Ashlyn trailed along behind, taking everything in, now wide-awake and interested. She was also fascinated by Zach. His professional knowledge impressed her, and she was shocked at how his expertise turned her on.
"After conversion,” he continued, walking on, “we begin lautering, which is basically rinsing grain and extracting all the liquid, which is called wort."
They walked on. “The wort is drained off through the bottom of the mash tun and goes into this big tank called the brew kettle."
"What happens to the grains?” Ashlyn asked curiously.
"Good question,” he said with a quick, warm smile for her. She smiled back. “We get rid of ours by selling it as cattle feed."
"The wort is boiled for about ninety minutes and as we do that, we add hops at different times. The hops give the beer bitterness, character, aroma. Near the end we add finishing hops that smooth the flavor out. Then the hopped wort is sent to the whirlpool ... “—they moved on—"which clarifies it by settling out the hops and the trub...” He paused and then explained, “proteins that coagulate during the boil. Then it's cooled to room temperature through this heat exchanger and moved to a fermentation tank."
"This is where the yeast comes in,” Ashlyn said.
He grinned, pleased. “Yeah. The yeast is pitched, and now it's beer. Over a period of days or weeks, the yeast feeds off the sugars and gives off ethanol—alcohol—and carbon dioxide. Then it's filtered and goes into the bright tank. We bring up the CO2 levels by injecting carbon dioxide. A lager is ready in about thirty days, while some ales take only two or three weeks."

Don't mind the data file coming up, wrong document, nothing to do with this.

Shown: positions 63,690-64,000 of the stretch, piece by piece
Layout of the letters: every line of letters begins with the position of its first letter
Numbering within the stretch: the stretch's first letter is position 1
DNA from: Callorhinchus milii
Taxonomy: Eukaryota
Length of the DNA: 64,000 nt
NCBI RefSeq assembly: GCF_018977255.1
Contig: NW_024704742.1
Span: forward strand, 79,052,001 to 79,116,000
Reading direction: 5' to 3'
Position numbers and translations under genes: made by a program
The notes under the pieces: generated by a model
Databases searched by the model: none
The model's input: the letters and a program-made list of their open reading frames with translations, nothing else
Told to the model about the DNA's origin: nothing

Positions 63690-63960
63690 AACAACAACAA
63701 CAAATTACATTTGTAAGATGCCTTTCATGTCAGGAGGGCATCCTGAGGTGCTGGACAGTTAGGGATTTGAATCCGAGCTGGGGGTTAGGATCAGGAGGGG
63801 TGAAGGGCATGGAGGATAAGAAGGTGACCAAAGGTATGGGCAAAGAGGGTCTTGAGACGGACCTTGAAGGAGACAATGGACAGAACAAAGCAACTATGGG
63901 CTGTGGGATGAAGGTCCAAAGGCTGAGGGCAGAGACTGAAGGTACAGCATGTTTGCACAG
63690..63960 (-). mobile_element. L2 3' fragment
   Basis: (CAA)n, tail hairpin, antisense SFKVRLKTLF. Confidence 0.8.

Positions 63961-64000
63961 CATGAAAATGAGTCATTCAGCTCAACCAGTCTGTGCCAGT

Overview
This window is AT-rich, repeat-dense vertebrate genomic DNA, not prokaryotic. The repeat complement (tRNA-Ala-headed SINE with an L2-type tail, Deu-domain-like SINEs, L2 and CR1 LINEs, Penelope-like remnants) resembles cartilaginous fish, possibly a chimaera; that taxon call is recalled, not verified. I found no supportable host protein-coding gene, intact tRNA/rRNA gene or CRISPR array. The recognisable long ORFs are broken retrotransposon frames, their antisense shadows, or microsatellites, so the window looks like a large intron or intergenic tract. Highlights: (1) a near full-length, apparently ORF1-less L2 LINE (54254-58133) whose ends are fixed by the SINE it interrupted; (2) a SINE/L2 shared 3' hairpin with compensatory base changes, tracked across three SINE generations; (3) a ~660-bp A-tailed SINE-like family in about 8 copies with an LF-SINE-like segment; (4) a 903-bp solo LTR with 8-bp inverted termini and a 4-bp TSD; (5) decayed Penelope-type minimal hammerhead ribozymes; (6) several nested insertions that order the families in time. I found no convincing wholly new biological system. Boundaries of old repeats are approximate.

He led them through to another area where the beer was bottled, capped and labeled. “When we started, we only produced draft beers,” he told them. “We still do, but then we added the bottling line. Some beers we age in barrels."
Then he took them to a freezer where hop pellets were stored, and lastly to the locked yeast lab. The small room very much resembled a medical laboratory. Ashlyn looked about her in wonder at the equipment, including a microscope, flasks, and various objects she vaguely remembered from high-school chemistry class. She glanced at Zach, even more impressed and amazed at his extensive knowledge. She also noticed another computer.
"I know it sounded weird when we talked about our yeast,” he began. “But yeast is so important. When European monks started brewing beer in the eighth century, they had no idea how yeast worked. All they knew was that when they exposed their liquid of malted barley and hops to the heavens, a miracle happened. ‘God is good,’ they said.” He grinned. “And that's what they called yeast in the early days. ‘God is good.’ Yeast is everywhere. On your skin, in your gut.” Ashlyn recalled her one uncomfortable experience with a yeast infection and grimaced. “It's in the air,” he continued. “Wild yeast. They just didn't understand what was happening. At one time, it was believed that yeast was a by-product of alcohol, rather than alcohol being a by-product of yeast. It was Louis Pasteur who discovered that yeast causes fermentation, and then a chemist with the Carlsberg Brewery in Denmark discovered various species of yeast. There are two main species used in brewing—Saccharomyces Cerevisiae is used for ales, and Saccharomuces Uvarum in lagers."